Some 14,000 former Bank of Ireland customers who transferred to Nationwide last year have been given a lifeline after the mutual failed to hike its SVR from 2.99% to 4.79% in March as was widely expected.
In October 2011 BoI sold a £1.1bn mortgage book to Nationwide. A month later Mortgage Strategy revealed that borrowers transferring from BoI to The Mortgage Works as part of the loan book sell-off were facing an almost 2% rate hike.
When Nationwide announced the hike it said the lower rate would remain until March 2012, at which point it was expected to write to clients alerting them to the increase.
But a Nationwide spokeswoman says: “We reserve the right to increase the SVR, but the concession remains in place until further notice. We will write to clients when it is removed.”
The lender never confirmed whether the rate hike would happen in one go or in stages, but it is believed it has not yet written to customers to alert them of an imminent rise.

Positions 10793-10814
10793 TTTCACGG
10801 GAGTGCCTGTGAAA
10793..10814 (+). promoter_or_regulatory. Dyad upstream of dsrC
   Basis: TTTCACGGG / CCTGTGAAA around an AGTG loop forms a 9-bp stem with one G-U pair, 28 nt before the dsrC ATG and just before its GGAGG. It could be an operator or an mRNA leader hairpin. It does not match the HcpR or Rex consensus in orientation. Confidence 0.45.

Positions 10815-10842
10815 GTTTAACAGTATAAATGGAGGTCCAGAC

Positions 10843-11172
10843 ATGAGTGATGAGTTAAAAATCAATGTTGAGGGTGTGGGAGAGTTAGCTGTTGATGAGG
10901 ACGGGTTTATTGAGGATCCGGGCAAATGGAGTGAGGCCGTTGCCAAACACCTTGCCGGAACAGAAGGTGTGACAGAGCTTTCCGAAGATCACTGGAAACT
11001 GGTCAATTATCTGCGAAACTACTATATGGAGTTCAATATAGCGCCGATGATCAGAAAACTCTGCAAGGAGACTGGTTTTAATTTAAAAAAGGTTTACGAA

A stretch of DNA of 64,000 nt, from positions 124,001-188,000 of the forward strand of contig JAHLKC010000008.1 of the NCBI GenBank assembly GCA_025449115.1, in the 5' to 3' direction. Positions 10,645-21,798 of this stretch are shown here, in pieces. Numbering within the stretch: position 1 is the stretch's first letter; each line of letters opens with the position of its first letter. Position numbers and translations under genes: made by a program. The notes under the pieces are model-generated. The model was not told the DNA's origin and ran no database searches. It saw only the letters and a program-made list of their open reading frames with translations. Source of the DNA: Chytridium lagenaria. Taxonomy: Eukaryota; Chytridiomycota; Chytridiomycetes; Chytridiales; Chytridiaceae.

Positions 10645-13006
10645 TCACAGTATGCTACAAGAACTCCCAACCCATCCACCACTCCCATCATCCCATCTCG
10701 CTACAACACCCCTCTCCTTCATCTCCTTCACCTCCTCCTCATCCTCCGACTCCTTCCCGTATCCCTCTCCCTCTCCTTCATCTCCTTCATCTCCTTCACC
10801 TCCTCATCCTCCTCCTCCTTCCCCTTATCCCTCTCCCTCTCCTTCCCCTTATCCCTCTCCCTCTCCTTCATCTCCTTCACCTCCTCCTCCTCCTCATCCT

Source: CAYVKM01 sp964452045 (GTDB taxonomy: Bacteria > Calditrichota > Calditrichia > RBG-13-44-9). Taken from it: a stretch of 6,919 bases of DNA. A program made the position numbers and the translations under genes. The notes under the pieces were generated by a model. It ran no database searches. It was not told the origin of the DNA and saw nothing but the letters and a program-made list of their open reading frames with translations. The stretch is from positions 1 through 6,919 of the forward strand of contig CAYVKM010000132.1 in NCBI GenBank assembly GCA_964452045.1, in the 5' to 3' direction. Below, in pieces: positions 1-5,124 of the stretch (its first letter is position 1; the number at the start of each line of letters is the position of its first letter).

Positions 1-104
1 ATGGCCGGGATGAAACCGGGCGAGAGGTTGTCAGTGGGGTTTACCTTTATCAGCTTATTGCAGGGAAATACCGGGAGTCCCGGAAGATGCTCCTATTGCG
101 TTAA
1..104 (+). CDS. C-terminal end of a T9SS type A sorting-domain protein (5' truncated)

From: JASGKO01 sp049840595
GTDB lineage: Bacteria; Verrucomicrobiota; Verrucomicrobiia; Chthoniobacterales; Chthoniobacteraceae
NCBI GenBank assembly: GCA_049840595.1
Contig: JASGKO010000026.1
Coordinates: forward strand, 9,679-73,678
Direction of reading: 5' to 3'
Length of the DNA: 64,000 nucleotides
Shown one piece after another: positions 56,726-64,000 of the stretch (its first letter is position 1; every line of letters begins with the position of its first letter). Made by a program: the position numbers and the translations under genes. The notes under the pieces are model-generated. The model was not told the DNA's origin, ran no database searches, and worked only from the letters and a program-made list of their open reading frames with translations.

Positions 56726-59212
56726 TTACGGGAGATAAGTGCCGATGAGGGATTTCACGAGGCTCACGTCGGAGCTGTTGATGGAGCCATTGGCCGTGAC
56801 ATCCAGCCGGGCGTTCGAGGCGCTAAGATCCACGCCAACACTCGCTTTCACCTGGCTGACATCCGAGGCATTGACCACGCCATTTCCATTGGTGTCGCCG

Aaron Strutt, head of communications at Trinity Financial Group, says: “News of the hike did not go down particularly well with customers and caused some negative press.
“Seeing as it told customers that their repayments are going to increase, it’s strange that it would change its mind.”
He adds: “I would expect it to still raise the rate, but at a later date.”
David Hollingworth, mortgage specialist at London & Country, says: “I expect a rate rise will still be on agenda but the delay may be down to Nationwide working out how best to implement it.”